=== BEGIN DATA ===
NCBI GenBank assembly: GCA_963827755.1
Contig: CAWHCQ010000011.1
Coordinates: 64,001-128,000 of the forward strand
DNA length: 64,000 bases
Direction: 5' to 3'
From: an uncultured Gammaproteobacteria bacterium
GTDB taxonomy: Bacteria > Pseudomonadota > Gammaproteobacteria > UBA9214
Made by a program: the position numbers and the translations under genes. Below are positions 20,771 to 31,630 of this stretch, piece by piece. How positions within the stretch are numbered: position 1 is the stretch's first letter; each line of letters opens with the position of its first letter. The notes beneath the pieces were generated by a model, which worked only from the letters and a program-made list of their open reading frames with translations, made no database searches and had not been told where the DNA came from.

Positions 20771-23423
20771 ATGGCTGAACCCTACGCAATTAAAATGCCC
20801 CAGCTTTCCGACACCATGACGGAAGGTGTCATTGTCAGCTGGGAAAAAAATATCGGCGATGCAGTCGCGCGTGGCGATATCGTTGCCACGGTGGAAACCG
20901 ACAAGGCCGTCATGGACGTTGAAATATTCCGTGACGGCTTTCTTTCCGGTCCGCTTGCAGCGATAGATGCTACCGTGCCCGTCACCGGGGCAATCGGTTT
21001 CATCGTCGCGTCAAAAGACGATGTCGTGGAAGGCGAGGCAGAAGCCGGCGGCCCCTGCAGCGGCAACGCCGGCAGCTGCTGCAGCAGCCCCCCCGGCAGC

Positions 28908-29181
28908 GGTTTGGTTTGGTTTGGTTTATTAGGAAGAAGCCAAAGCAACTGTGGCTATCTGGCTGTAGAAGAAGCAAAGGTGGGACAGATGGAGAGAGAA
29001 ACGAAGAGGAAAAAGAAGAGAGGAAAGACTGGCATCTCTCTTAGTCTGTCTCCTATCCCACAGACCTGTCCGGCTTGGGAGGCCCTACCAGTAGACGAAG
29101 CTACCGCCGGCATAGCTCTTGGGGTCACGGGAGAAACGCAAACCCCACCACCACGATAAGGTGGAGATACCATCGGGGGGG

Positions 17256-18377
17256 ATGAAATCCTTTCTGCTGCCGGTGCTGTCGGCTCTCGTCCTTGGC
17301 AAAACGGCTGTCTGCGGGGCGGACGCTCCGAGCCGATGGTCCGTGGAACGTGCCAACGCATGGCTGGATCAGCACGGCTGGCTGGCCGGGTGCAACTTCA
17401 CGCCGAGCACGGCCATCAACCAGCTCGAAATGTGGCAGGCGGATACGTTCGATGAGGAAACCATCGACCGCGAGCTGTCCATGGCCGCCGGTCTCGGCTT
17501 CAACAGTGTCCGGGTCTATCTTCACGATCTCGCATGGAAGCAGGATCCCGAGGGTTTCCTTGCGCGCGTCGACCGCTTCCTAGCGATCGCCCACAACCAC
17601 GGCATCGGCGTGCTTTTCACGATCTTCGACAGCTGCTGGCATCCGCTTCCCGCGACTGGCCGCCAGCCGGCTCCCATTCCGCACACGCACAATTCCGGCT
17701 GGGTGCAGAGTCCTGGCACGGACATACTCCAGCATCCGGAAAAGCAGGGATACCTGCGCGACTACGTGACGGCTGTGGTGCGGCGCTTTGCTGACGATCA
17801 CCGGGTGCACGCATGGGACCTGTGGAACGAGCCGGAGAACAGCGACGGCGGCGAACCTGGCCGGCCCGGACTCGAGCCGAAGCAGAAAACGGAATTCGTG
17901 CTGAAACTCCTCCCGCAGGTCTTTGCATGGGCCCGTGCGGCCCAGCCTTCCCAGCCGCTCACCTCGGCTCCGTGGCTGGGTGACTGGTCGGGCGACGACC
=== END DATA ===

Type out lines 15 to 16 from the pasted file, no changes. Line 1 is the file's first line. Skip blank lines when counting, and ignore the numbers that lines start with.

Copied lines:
28908 GGTTTGGTTTGGTTTGGTTTATTAGGAAGAAGCCAAAGCAACTGTGGCTATCTGGCTGTAGAAGAAGCAAAGGTGGGACAGATGGAGAGAGAA
29001 ACGAAGAGGAAAAAGAAGAGAGGAAAGACTGGCATCTCTCTTAGTCTGTCTCCTATCCCACAGACCTGTCCGGCTTGGGAGGCCCTACCAGTAGACGAAG